The Institute for Research on Policy hosted a webinar on April 5, 2023 titled “Expanded SNAP Benefits During The COVID-19 Pandemic: Lessons Learned.” Speakers for the event included Dr. Cindy Leung, Professor of Public Health at Harvard University; Chloe Green, Senior Policy Associate with the American Public Health Services Association (APHSA); and Dr. Marianne Bitler, Professor in the Department of Economics at the University of California.
The webinar highlighted the impact the end of the COVID-19 federal public health emergency (PHE) will have on the Supplemental Nutrition Assistance Program (SNAP). Set to end May 11, 2023, the PHE has been providing Emergency Allotments that increased benefits for SNAP recipients. The Families First Coronavirus Response Act allowed states to provide emergency SNAP benefits to all households enrolled up to the maximum monthly benefit amount. Households with the lowest incomes (those already receiving the maximum benefit) received an additional $95 a month. The end of the PHE will cause SNAP households to experience a loss in benefits of approximately $80 per person per month, which translates to a 33% decrease. APHSA listed out the following ways that states are supporting customers during this transition period:
- Using State Budgets to Increase SNAP Benefits: NJ, CA, and MD have raised minimum benefits or will in the near future, and MA passed a bill to fund a step-down SNAP benefit for all at the end of emergency allotments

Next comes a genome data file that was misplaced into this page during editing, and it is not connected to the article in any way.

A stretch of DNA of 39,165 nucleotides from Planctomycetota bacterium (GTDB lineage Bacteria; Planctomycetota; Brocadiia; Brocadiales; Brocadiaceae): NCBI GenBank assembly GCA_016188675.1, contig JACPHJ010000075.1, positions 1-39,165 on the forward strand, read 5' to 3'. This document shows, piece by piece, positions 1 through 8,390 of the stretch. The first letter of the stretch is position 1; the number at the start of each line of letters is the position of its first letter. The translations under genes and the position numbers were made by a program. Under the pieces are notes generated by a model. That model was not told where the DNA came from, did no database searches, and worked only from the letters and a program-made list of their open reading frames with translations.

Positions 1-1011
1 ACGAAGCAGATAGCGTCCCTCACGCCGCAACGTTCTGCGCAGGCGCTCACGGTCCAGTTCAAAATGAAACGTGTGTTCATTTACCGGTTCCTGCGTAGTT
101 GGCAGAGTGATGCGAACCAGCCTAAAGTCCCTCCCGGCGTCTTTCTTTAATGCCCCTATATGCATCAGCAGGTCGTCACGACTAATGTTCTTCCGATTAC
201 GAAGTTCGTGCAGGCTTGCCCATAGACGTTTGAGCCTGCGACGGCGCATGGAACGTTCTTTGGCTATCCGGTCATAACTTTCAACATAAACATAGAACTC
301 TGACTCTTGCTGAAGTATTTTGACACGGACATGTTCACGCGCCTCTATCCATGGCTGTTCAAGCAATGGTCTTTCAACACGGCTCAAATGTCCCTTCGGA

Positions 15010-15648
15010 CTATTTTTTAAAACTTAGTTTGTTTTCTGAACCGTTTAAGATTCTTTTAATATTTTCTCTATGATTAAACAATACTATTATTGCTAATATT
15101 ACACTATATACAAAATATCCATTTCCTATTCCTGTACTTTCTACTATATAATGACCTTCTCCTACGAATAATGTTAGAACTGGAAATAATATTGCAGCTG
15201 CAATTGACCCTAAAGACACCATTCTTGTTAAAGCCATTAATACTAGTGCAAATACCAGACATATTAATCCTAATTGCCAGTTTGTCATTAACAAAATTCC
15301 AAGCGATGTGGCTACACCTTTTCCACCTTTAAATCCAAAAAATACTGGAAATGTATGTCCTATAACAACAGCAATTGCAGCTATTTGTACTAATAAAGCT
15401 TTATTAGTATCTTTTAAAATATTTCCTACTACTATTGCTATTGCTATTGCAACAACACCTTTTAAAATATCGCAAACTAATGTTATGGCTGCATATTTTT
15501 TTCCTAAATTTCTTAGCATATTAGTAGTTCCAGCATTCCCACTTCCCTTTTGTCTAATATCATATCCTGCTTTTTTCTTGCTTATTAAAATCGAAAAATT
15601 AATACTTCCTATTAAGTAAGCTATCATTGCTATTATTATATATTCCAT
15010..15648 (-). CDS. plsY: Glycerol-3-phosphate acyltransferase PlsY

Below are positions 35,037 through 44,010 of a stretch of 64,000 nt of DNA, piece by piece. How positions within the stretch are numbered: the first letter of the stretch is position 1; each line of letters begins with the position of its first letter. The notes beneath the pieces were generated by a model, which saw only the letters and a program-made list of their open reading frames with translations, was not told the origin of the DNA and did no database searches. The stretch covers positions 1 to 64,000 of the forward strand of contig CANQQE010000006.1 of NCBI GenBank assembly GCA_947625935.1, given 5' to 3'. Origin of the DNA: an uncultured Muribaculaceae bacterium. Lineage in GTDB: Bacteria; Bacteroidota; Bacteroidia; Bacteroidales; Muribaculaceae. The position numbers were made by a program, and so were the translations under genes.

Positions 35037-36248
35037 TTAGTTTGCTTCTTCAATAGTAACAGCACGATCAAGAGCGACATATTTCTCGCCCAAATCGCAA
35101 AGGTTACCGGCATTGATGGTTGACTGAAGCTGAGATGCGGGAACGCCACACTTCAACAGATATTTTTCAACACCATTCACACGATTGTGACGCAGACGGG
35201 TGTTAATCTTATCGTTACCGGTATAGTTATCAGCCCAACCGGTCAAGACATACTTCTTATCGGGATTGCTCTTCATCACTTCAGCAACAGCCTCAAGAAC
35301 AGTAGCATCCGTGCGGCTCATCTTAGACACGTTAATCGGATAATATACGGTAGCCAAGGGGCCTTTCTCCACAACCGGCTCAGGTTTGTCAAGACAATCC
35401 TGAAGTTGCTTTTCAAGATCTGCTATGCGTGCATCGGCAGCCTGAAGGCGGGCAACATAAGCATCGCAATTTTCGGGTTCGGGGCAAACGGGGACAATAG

- Investing in Modern Technology to Improve Customer Experience: States are investing in tools to support self-service tools and make it easier to update information on one’s phone or computer
- Increasing Outreach and Supporting Alignment Across Medicaid and SNAP: As Medicaid unwinding takes place, programs are working together to support clients.
Dr. Leung pointed out that “food insecurity is the limited or uncertain availability of nutritionally adequate and safe foods or limited or uncertain ability to acquire acceptable foods in socially acceptable ways.” Households with children experience food insecurity more than households without dependents, and these households are predominantly single-parent and of Black and Hispanic ethnicity. Food insecurity can lead to chronic stress and have health impacts that cause early onset puberty, diabetes, chronic conditions, and complications. Consequences for children can also include increased developmental risk, absence from school, mental health and behavioral issues, and lower mental and motor development.
Food insecurity is a significant topic that must be seriously addressed by both federal and state governments. Many respondents to a survey detailed by Dr. Leung reported that food is not a one-off expense, and they need constant assistance with the cost. National levels of food insecurity did not spike during the pandemic due to the policies and emergency allotments passed under COVID legislation, like the American Rescue Plan. The loss of SNAP benefits can and will negatively impact individuals and families.
By Erin Weiss and Maya Benysh, Policy Interns